Candidates offer different approaches

Alexander Obregon and Kenneth Fomunung, candidates for Student Government Association president, faced off in a runoff debate Tuesday.

Both spoke about parking, rising tuition and student safety, but their approaches were markedly different.’

‘The first thing you do is talk to the administration, then you do your research,’ Obregon said of his decision-making style.

Parking, safety and lack of funds are traditional concerns at universities across the country. Regardless of who wins this election, SGA will likely only be able to provide mitigation, not permanent solutions.’

What is important is a candidate who can take student concerns and prioritize their achievable goals, so whatever help SGA is able to accomplish gains the most benefit for students.

The candidates were questioned about their problem solving approaches, prioritization of University areas when coping with a budget shortfall, the top three areas of concern to students and how they planned to reach and represent dissenting voters.

They agreed substantially on most areas of concern. The marked differences were in approach and background.

As was apparent from the debates, Obregon brought a great deal of experience to the table, having served in SGA for his three years at UH.

‘The way the administration looks at SGA here at UH is not something that’s found at many other universities,’ Obregon said. ‘We have direct contact with all the administrators, we can set up meetings with them.’

He has a comfortable relationship with the administration. Working within the system for change is a tried and true means of accomplishing goals.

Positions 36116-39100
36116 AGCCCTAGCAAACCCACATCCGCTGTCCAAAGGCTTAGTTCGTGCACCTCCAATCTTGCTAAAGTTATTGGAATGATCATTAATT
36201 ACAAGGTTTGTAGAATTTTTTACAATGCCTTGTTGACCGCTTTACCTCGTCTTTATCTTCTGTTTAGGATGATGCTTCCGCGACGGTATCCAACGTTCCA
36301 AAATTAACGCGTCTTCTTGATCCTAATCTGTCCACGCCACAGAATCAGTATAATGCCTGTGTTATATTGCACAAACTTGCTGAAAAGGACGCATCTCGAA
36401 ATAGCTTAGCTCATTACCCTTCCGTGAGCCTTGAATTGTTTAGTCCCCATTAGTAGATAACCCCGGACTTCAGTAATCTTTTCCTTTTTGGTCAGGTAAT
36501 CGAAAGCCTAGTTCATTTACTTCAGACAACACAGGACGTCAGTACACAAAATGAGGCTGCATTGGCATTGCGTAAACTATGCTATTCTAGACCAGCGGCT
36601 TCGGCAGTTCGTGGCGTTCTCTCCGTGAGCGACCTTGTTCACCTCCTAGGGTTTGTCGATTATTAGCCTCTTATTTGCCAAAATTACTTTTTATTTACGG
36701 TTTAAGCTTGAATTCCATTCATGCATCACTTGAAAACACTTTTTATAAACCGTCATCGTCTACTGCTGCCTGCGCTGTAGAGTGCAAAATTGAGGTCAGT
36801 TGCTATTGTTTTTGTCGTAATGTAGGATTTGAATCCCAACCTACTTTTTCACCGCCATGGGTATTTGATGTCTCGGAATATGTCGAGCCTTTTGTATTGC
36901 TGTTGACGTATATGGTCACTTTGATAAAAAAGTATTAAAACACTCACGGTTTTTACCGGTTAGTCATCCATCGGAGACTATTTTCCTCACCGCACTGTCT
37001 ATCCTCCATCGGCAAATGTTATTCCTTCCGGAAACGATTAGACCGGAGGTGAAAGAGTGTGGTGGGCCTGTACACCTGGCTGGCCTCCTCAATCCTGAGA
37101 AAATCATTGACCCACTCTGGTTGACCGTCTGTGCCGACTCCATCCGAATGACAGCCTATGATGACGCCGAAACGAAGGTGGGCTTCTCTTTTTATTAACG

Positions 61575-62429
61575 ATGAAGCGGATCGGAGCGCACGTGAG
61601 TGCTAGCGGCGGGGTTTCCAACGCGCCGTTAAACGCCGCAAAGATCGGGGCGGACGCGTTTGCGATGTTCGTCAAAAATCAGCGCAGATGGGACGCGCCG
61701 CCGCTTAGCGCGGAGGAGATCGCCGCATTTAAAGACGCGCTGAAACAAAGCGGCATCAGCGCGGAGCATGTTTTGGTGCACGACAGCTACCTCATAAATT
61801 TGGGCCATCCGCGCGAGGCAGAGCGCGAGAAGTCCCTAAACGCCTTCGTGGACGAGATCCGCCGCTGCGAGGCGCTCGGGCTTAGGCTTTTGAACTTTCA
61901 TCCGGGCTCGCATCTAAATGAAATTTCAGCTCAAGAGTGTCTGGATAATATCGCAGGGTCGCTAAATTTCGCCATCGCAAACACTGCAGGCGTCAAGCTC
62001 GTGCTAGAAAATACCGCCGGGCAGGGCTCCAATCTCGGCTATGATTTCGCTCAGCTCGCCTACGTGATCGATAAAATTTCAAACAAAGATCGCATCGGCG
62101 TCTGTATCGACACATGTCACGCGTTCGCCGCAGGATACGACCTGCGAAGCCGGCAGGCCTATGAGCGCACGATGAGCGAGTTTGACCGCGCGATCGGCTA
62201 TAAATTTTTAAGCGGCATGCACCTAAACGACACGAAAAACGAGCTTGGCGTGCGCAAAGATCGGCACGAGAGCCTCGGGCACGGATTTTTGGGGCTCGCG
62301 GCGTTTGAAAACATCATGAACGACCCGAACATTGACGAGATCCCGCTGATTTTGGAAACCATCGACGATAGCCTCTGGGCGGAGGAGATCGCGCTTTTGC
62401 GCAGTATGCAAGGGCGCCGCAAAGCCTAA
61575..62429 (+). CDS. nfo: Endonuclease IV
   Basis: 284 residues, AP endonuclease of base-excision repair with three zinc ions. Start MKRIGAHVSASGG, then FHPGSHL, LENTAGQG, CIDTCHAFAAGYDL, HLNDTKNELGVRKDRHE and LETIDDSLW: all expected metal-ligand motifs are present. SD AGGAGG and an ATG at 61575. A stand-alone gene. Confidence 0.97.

Fomunung has a real world understanding of how precious access to education is and consistently approaches problems by reaching out to students first, before the administration.

‘We, the University of Houston students are perhaps its principal stakeholders and it is incumbent on the administration to seek to maintain a healthy relationship with us, the student body,’ Fomunung said.’If elected, I will hold them accountable to this truth.’

If SGA’s focus is on making changes for students, approaching them directly for information is a good way to make sure any changes made address their needs.

Both candidates bring speaking and organizational skills and a solid team of people to the student government table. The only question remaining is which approach do UH students prefer?’

‘The voice of 36,000 students stating their claims in unison cannot be ignored for too long,’ Fomunung said.’

This election is a way to fulfill that mandate, whichever candidate you choose.

Shaista Mohammed is an anthropology and communication sophomore and may be reached at [email protected].

Leave a Comment